Require secure transfer in Azure Storage

The "Secure transfer required" option enhances the security of your storage account by only allowing requests to the account from secure connections. For example, when you're calling REST APIs to access your storage account, you must connect by using HTTPS. "Secure transfer required" rejects requests that use HTTP.

When you use the Azure Files service, any connection without encryption fails when "Secure transfer required" is enabled. This includes scenarios that use SMB 2.1, SMB 3.0 without encryption, and some versions of the Linux SMB client.

By default, the "Secure transfer required" option is disabled.

Note

Because Azure Storage doesn't support HTTPS for custom domain names, this option is not applied when you're using a custom domain name. And classic storage accounts are not supported.

Enable "Secure transfer required" in the Azure portal

You can turn on the "Secure transfer required" setting when you create a storage account in the Azure portal. You can also enable it for existing storage accounts.

Require secure transfer for a new storage account

  1. Open the Create storage account pane in the Azure portal.
  2. Under Secure transfer required, select Enabled.

    Create storage account blade

Require secure transfer for an existing storage account

  1. Select an existing storage account in the Azure portal.
  2. In the storage account menu pane, under SETTINGS, select Configuration.
  3. Under Secure transfer required, select Enabled.

    Storage account menu pane

Enable "Secure transfer required" programmatically

To require secure transfer programmatically, use the setting supportsHttpsTrafficOnly in storage account properties with REST API, tools, or libraries:

Enable "Secure transfer required" setting with PowerShell

This sample requires the Azure PowerShell module version 4.1 or later. Run Get-Module -ListAvailable AzureRM to find the version. If you need to install or upgrade, see Install Azure PowerShell module.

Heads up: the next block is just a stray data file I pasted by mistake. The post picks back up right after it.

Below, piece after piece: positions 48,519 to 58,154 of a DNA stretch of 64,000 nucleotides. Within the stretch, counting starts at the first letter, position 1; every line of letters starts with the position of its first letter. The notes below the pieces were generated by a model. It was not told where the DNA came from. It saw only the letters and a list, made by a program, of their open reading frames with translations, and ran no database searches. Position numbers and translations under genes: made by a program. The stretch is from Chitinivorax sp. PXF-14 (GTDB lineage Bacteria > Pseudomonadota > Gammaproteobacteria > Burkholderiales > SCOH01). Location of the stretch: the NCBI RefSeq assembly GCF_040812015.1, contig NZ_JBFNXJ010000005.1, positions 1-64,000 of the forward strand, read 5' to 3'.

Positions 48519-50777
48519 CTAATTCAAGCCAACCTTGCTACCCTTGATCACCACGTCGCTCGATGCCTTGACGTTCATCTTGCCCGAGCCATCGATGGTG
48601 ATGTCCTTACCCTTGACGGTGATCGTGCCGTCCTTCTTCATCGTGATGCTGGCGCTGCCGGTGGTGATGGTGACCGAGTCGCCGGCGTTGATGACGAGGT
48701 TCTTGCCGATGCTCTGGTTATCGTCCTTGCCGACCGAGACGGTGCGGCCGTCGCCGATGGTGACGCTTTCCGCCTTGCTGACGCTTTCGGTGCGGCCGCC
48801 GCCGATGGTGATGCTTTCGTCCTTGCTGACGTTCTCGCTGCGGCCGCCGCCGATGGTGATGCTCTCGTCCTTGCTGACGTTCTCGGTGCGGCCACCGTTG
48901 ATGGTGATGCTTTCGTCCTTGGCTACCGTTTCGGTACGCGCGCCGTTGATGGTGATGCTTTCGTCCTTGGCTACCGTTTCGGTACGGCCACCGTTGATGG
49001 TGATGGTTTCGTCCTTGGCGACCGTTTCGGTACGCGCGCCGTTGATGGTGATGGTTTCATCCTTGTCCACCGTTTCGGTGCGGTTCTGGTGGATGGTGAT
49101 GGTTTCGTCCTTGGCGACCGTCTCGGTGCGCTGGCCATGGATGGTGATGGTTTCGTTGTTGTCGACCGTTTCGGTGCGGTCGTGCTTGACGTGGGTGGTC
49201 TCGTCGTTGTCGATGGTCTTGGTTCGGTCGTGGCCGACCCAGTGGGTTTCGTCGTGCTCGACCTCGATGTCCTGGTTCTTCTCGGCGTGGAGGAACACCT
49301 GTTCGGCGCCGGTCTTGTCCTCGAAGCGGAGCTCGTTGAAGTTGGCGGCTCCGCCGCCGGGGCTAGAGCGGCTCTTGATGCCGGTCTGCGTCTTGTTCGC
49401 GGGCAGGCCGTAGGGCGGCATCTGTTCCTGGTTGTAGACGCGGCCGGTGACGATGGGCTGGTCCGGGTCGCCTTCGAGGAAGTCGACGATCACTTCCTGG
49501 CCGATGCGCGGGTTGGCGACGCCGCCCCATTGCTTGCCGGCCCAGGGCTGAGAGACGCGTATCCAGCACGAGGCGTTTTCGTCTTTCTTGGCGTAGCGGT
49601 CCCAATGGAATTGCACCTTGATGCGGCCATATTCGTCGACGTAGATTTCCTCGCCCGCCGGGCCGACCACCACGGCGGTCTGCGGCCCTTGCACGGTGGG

Run Connect-AzureRmAccount to create a connection with Azure.

Use the following command line to check the setting:

> Get-AzureRmStorageAccount -Name "{StorageAccountName}" -ResourceGroupName "{ResourceGroupName}"
StorageAccountName     : {StorageAccountName}
Kind                   : Storage
EnableHttpsTrafficOnly : False
...

Use the following command line to enable the setting:

> Set-AzureRmStorageAccount -Name "{StorageAccountName}" -ResourceGroupName "{ResourceGroupName}" -EnableHttpsTrafficOnly $True
StorageAccountName     : {StorageAccountName}
Kind                   : Storage
EnableHttpsTrafficOnly : True
...

Enable "Secure transfer required" setting with CLI

To run this sample, make sure you have installed the latest Azure CLI 2.0. To start, run az login to create a connection with Azure.

This sample works in a Bash shell. For options on running Azure CLI scripts on Windows client, see Install the Azure CLI on Windows.

If you don't have an Azure subscription, create a free account before you begin.

Use the following command line to check the setting:

> az storage account show -g {ResourceGroupName} -n {StorageAccountName}
{
  "name": "{StorageAccountName}",
  "enableHttpsTrafficOnly": false,
  "type": "Microsoft.Storage/storageAccounts"
  ...
}

Use the following command line to enable the setting:

> az storage account update -g {ResourceGroupName} -n {StorageAccountName} --https-only true
{
  "name": "{StorageAccountName}",
  "enableHttpsTrafficOnly": true,
  "type": "Microsoft.Storage/storageAccounts"
  ...
}

Next steps

Azure Storage provides a comprehensive set of security capabilities, which together enable developers to build secure applications. For more details, go to the Storage Security Guide.